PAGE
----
The side panels 72A and 72B of the top rectangular portion 24 are then pivoted 90° towards the rectangular container receiving panel 52 about the axis of the fold lines 40A and 40B, respectively. The side panel 74 is then pivoted 90, toward the container receiving panel 52 90° about the axis of fold line 44. The entire rectangular portion 24 is then rotated 90° relative to side panel 54 towards the outer bottom panel 55 whereby the side panels 72a and 72b and are positioned on the inside of and parallel to side panel portions members 62C and 62D and side panel 74 is positioned inside of and parallel to side panel 58, thereby creating a rectangular box with apertures 76A, 76B, 78A, 78B, 80A and 80B on the top thereof, defined by irregular rectangular cut lines.
Each container 82 is a rigid glass or plastic bottle having a neck region 83 supporting a cap 112 and a wider lower region 85 (FIGS. 2, 8 and 9). The lower region 85 of each container 82 is formed with a pair of spaced vertically extending indented regions 87 defining a gripping portion or handle for the manipulation of the container during use (FIGS. 4 and 9). Each indented region 87 is formed with an undulating surface (FIG. 9) to define finger receiving recesses 89 in the indented regions. The lowermost region 95 of the container 84, below the indented region 87, is essentially a rounded rectangle in cross-section. A liquid 91 for example a juice product is contained within container 82. A suitable label 93 is provided on the side surface of the lower region of each container.
Referring to FIGS. 4-6 and 9, each of the apertures in container receiving panel 52 are provided for receiving a container 82. In the preferred embodiment, each aperture receives a bottle container 82 which is subsequently releasably retained in the aperture. Each aperture is formed with four pairs of tabs 84A, 84B, 84C, 84D, 84E, 84F, 84G and 84H, symmetrically positioned in each corner of the aperture and defined by cut lines 43 and fold lines 42, 40A and 40B. When a container 82 is inserted into an aperture (e.g. 76A), the enlarged lowermost region 95 of the container is of a large enough cross-sectional area that it must deflect downwardly tabs 84 while being inserted so as to rest on outer bottom panel 55. However, when so positioned, the tabs in registration with indented regions 87 of container 82, (tabs 84H and 84C in FIGS. 4 and 9) return to the horizontal position and serve to hold the container in the aperture. Although the indented regions are asymmetrical, the tabs 84 are symmetrical and can cooperate with a container irrespective of the rotational portion of the container in the aperture.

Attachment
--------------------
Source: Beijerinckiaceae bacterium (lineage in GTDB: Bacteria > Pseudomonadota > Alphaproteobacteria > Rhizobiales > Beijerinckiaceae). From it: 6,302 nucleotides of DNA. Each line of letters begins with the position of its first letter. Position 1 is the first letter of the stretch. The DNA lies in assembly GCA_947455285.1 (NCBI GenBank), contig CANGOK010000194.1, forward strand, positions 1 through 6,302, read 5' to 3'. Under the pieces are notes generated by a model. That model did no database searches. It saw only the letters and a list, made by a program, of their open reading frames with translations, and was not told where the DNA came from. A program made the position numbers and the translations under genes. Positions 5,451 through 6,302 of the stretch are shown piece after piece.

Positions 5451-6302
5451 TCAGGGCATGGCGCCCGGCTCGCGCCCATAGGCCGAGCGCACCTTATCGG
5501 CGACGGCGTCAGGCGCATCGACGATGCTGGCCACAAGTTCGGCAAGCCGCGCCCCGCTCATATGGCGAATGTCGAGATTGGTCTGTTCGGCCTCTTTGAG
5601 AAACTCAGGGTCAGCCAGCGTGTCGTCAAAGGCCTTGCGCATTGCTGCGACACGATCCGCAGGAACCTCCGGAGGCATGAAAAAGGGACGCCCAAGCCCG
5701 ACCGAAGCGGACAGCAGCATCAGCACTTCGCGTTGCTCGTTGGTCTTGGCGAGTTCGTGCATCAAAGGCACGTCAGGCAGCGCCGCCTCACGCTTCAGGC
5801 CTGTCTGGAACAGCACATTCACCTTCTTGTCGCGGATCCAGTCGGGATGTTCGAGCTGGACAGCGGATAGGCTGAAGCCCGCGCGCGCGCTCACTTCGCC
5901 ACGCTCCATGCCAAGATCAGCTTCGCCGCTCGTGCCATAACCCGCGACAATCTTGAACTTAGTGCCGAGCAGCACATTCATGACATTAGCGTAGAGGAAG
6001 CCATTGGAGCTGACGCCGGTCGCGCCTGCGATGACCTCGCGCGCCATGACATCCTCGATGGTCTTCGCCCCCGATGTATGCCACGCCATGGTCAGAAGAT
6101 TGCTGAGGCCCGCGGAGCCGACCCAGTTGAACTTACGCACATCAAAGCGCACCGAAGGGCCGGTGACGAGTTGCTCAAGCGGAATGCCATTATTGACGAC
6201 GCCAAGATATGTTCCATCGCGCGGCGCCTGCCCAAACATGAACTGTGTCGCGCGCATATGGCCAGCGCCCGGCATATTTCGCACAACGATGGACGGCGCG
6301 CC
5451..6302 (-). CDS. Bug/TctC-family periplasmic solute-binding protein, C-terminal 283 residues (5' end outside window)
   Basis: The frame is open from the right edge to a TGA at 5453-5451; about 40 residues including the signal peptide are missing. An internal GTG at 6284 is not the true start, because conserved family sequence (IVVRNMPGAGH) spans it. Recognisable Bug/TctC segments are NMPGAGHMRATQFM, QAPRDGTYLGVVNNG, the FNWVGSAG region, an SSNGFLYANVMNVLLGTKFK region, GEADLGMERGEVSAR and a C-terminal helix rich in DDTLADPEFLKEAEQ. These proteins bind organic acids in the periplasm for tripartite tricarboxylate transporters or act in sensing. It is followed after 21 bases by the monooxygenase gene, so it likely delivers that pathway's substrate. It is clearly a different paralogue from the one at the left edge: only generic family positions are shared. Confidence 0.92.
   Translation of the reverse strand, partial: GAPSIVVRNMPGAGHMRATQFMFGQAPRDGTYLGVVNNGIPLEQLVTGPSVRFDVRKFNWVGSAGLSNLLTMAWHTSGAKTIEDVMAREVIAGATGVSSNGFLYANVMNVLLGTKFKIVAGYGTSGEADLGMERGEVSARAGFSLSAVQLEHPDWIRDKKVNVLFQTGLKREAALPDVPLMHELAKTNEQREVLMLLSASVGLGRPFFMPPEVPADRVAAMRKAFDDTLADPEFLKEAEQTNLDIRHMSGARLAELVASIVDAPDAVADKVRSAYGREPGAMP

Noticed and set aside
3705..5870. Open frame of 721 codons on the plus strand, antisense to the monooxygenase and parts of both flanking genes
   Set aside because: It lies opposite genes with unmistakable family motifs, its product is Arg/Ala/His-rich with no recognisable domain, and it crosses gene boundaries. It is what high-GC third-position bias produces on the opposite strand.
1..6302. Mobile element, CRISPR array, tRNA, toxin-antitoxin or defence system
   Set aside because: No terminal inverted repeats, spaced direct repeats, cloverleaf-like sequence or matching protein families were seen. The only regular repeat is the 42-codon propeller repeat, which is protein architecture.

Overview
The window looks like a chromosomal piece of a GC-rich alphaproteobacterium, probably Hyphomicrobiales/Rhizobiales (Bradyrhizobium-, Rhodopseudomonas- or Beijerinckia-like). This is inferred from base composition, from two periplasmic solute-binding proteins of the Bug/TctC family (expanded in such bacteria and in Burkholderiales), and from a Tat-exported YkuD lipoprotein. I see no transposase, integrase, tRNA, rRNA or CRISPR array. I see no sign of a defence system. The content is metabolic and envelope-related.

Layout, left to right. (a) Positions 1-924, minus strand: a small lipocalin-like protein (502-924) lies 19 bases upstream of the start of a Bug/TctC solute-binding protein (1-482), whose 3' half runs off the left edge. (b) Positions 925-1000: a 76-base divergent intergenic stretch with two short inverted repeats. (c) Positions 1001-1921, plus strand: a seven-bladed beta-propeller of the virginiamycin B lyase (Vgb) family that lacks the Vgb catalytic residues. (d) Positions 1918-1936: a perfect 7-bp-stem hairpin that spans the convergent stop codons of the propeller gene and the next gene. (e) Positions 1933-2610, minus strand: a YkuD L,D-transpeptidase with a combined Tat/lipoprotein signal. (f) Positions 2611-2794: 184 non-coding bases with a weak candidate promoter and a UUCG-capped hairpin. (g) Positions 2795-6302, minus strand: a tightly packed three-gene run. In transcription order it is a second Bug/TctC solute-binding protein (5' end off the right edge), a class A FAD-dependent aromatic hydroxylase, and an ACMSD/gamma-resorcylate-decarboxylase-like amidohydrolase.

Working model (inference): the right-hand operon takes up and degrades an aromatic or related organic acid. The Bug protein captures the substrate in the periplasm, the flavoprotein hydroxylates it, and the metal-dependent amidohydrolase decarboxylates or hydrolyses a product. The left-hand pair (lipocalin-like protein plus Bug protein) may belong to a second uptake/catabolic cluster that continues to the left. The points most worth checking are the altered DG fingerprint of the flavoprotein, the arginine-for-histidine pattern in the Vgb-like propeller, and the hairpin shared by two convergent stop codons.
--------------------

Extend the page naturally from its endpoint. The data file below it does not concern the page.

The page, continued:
As shown in FIGS. 6 and 9, tabs bearing on the enlarged region 85 of container 82, out of registration with indented regions 87 are bent and bear against the side of the container to further retain it in position.
As noted above, a bottle container 82 is placed in each of the apertures 76a through 80b. In this configuration, there are six apertures, hence the base cartons 14 each carry six bottles per carton. To create the shipper display, twelve base cartons are placed on the pallet forming the first level so as to form the above described 3 × 4 array. Atop this first level is placed a corrugated board 86 as depicted in FIG. 2 and FIG. 9. The purpose of the corrugated sheet 86 is to create a smooth surface such that a new layer of base cartons can be placed upon it to create stacks of cartons, and to provide further cushioning for the tops of the containers which support the next layer. This enables the cartons to be stacked in an upward direction of four, five or six layers of bottom cartons from the pallet. Other arrays of base cartons can be used depending on the dimensions of the base carton and pallet. Also depending on the dimensions of the base carton, different arrays can be used for each layer, so that each base carton rests on the containers of more than one of the base cartons below it.
In the preferred embodiment, the base cartons are stacked to the height of five cartons as depicted in FIG. 2. The containers 82 remain separated by the construction of the shipper display during shipping. The height of the base cartons is selected to provide structural strength, to insure that some of tabs 84 are received in indented regions 87 and to insure that a substantiated portion of containers 82 and labels 93 are visible from the exterior of the shipper display. This permits packaging of several varieties (e.g. flavors) of the product in each shipper display since the contents are readily visible from all ends.